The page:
“Many businesses in the Dominican Republic depend on cross-border trade with Haiti for their livelihoods. Thousands of jobs are at risk, and enterprises in the Dominican Republic that heavily depend on day laborers from Haiti will face immediate economic repercussions from the closure,” O’Neill said. “On the Haitian side, the impact will be even more dire. Due to the insecurity and gang violence in Haiti, many essential products like food, medical equipment and medicines are imported from the Dominican Republic.”
O’Neill said hospital directors have told him as a result of the closed land border, they will not be able to care for their patients if access to the Dominican Republic is cut off.
“Lives are at stake,” he said, adding that Haiti receives at least 25% of its food from the Dominican Republic. “Many schools in the border area purchase the food they use to provide lunch to their students. Access to water will also be further hindered.
“I understand that the complexity of the situation in Haiti has an important impact in the region and has raised concerns in the Dominican society,” O’Neill added. “Addressing successfully these concerns requires measures and steps grounded in human rights and humanitarian principles and responding with solidarity in light of the humanitarian situation in the country.”
O’Neill also raised an issue that some Haitians are discussing but has gotten lost in the diplomatic squabble: whether the canal is being built properly. Authorities in both the Dominican Republic and in Haiti should share all relevant information on water table, hydrology reports, environmental impact and other information outlined in the May 2021 agreement, in order to achieve a peaceful and quick end to this crisis, O’Neill said.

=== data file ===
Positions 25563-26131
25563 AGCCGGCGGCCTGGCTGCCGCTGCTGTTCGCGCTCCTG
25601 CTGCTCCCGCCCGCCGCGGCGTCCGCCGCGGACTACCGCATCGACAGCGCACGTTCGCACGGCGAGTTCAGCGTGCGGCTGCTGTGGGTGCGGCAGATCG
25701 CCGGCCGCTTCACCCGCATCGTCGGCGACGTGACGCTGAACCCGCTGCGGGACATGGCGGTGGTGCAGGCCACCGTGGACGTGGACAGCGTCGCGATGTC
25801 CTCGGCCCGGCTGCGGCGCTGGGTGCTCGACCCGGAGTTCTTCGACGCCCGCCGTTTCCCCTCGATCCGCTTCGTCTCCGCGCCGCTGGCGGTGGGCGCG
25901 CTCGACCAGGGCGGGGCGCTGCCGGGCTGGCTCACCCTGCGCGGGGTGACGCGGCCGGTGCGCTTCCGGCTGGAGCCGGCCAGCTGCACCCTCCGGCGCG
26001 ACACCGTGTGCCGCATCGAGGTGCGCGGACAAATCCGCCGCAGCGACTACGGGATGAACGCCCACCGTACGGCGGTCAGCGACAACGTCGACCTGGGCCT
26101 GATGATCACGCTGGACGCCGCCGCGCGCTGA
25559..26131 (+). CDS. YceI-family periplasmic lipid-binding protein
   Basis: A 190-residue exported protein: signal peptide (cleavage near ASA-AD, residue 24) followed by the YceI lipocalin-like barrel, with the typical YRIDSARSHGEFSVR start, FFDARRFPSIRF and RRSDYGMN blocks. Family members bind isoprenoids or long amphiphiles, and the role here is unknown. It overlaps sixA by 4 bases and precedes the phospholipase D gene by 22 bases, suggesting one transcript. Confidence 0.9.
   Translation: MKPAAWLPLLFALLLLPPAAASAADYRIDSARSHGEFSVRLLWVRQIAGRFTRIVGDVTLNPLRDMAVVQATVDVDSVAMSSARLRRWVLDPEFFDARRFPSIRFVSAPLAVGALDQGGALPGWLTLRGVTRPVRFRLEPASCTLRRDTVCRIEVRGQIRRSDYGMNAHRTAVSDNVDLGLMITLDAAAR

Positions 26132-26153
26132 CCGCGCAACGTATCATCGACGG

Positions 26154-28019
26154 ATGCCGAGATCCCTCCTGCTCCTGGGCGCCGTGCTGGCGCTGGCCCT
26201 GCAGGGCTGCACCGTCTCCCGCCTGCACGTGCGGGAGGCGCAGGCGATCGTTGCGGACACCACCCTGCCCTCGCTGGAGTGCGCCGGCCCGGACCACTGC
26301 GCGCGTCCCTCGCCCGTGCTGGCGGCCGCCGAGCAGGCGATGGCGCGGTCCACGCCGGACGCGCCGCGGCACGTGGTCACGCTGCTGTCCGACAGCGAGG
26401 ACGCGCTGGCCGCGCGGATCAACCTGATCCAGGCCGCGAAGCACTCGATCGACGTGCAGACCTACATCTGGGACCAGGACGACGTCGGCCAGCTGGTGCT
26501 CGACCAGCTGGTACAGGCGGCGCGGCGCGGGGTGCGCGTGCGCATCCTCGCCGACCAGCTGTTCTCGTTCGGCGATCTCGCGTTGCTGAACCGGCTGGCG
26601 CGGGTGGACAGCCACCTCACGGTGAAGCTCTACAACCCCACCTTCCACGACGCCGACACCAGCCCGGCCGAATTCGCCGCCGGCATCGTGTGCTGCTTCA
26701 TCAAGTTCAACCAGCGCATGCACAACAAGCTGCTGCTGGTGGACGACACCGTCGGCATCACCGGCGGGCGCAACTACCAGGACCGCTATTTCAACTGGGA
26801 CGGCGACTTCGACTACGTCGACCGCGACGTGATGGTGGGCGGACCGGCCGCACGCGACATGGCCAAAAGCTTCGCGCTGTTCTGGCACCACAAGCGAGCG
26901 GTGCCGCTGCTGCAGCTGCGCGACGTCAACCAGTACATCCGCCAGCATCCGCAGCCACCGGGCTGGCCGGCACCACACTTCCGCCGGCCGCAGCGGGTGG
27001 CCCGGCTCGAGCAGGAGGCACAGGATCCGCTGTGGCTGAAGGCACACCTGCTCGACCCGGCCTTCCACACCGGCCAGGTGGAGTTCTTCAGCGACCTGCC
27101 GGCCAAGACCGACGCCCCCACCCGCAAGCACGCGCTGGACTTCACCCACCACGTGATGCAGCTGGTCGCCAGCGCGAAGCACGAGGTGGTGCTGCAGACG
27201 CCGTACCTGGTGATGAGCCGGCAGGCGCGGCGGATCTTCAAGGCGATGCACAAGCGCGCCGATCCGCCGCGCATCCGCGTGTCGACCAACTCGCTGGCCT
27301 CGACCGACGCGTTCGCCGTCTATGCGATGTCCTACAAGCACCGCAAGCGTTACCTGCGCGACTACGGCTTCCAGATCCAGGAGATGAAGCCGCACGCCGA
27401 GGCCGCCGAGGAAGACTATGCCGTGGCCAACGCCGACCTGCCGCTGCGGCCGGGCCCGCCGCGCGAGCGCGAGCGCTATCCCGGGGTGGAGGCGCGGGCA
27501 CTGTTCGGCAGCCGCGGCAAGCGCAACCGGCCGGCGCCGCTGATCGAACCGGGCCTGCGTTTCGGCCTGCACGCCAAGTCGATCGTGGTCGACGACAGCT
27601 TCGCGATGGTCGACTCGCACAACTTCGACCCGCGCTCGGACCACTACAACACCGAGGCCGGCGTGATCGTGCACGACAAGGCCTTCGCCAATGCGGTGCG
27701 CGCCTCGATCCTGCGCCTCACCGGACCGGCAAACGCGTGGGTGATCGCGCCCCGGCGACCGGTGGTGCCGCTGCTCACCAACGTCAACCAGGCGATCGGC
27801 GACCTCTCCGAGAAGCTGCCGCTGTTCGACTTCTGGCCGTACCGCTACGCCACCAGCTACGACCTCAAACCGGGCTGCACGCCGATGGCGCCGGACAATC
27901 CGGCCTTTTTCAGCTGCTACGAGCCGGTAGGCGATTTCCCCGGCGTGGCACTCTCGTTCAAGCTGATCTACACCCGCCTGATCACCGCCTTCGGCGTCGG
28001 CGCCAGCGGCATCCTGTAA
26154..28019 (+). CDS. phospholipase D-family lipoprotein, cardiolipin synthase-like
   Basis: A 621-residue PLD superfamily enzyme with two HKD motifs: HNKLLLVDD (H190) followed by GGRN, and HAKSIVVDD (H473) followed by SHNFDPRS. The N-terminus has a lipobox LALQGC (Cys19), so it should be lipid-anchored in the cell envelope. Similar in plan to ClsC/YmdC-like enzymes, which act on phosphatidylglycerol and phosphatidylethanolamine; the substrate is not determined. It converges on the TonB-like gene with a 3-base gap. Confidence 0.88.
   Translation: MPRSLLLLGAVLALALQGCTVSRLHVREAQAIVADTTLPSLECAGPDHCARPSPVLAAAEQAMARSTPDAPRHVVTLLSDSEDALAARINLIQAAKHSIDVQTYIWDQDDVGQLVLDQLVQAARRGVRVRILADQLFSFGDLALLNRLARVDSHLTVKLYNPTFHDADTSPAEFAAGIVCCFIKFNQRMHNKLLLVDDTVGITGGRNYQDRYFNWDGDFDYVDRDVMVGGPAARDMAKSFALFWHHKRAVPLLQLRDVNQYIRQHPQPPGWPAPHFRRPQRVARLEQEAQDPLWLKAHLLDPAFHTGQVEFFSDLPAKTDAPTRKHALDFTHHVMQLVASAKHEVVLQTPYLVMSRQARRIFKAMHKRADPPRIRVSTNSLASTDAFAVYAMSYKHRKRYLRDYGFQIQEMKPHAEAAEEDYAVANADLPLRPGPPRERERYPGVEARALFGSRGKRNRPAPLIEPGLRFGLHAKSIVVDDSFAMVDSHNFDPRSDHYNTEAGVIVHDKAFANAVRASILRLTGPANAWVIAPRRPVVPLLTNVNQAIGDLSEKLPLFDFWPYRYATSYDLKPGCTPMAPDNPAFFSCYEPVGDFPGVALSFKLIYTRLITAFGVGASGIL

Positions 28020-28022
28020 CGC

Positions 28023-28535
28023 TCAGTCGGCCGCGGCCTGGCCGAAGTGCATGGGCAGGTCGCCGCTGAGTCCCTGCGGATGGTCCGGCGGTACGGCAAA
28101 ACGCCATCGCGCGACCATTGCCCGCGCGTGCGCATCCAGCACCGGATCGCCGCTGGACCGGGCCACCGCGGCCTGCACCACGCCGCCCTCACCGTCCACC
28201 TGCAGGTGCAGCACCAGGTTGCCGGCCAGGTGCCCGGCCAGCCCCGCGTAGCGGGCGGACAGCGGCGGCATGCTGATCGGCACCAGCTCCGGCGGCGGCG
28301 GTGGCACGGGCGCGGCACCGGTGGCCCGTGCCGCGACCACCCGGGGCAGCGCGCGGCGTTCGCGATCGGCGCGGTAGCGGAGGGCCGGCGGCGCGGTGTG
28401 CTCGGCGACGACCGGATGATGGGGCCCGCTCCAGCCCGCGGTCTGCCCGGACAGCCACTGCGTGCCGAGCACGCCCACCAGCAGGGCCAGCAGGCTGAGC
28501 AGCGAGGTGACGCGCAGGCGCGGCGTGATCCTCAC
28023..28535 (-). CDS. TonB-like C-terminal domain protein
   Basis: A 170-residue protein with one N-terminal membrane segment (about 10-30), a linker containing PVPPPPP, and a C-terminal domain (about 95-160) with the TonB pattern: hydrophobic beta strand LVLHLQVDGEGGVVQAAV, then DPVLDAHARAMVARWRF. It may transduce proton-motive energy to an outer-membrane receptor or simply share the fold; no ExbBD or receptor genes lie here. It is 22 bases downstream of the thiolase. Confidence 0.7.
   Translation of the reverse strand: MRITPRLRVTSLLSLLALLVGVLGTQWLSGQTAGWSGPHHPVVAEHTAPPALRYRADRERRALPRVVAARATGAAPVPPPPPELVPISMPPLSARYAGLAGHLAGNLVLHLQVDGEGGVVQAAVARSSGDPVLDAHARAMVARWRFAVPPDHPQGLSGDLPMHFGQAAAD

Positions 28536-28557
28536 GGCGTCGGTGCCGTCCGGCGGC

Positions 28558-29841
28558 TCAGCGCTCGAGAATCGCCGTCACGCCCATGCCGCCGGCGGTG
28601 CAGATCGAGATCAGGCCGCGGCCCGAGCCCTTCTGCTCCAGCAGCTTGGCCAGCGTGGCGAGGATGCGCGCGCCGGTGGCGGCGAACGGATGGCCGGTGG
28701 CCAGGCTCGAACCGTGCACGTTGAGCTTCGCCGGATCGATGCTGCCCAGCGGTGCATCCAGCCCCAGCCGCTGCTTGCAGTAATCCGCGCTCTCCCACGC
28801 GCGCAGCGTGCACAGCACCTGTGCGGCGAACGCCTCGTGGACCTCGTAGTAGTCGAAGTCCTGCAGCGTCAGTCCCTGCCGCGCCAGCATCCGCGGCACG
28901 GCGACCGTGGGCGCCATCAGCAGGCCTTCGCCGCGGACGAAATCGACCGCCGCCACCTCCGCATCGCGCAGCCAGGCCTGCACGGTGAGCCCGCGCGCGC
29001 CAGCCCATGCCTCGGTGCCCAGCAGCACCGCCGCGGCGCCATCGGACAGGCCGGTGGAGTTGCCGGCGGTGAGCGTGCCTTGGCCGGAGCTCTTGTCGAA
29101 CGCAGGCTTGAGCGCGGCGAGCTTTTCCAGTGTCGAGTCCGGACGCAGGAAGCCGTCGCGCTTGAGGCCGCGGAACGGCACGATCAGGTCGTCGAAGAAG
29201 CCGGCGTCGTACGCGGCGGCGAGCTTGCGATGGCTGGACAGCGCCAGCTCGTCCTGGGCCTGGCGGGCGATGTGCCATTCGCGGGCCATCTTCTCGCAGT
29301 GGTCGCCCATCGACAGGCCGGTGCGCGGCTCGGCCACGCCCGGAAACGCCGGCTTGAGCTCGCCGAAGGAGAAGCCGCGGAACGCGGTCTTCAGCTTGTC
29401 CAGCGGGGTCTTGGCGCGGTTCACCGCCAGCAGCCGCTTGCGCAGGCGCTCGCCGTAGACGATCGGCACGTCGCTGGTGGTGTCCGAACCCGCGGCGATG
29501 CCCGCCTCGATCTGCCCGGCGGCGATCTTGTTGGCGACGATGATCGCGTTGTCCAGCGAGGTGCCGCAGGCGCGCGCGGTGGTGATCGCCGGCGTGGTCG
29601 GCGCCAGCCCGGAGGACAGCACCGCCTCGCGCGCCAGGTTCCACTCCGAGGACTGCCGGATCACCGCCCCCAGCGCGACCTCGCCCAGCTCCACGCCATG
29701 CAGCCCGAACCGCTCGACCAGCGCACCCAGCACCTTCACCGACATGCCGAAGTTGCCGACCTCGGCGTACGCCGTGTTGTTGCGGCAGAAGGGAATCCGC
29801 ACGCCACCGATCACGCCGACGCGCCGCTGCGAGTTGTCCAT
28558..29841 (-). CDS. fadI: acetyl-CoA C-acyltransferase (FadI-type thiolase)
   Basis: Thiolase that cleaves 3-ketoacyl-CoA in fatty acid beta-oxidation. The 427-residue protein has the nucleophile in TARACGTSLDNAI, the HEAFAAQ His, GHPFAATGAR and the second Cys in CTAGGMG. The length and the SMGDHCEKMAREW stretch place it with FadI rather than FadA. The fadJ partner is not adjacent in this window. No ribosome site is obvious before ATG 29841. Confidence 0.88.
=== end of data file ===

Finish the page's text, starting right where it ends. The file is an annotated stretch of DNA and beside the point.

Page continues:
“ If such an agreement cannot be reached, I encourage both parties to agree to an international arbitration to resolve their differences,” his statement concluded.
Abinader’s arrival and departure at Columbia were met with protests, as groups of Haitians and Dominicans clashed at the entrance of the university. As each side waved their respective country’s flags, they also shouted slogans, and Haitians waved placards describing the president as “racist.”
During his appearance at the World Leaders Forum, Abinader insisted that the solution to Haiti’s crisis does not lie with the Dominican Republic. Yet at times, he appeared to pitch himself as Haiti’s greatest advocate, recounting his efforts on the world stage to bring attention to the ongoing gang violence and need for international assistance.
“The international community has not been very helpful to Haiti,” he said. The problem, he added, “is not outside of Haiti. It’s inside Haiti. When you see the gangs raping a small girl every day.... that’s why from two years ago, I’ve been saying the situation in Haiti is of an emergency.”
“The very few rich people in Haiti,” he said, “are outside of Haiti. They are either in the Dominican Republic or Miami and a very few in France. The ones who are suffering are the very poor in Haiti, and the international community has to go and help them and we have been telling them this for years.”
At one point, Abinader had a heated exchange with one of the college students, a young woman who questioned him about the treatment of Haitians and the colorism that exists in the country — the U.S. State Department warned Black American tourists visiting the Dominican Republic last year that they could be arrested and jailed. Abinader fought back, saying that 85% of Dominicans are of mixed race and the Dominican Republic has done a lot to help Haiti. He then added that 35% of the maternity beds in his country are occupied by Haitians.
“We are not a rich country,” Abinader said.
After the visit to Columbia, he headed to the United Nations, where he and members of his government were scheduled to a pitch for assistance to build hospitals along the Haitian-Dominican border.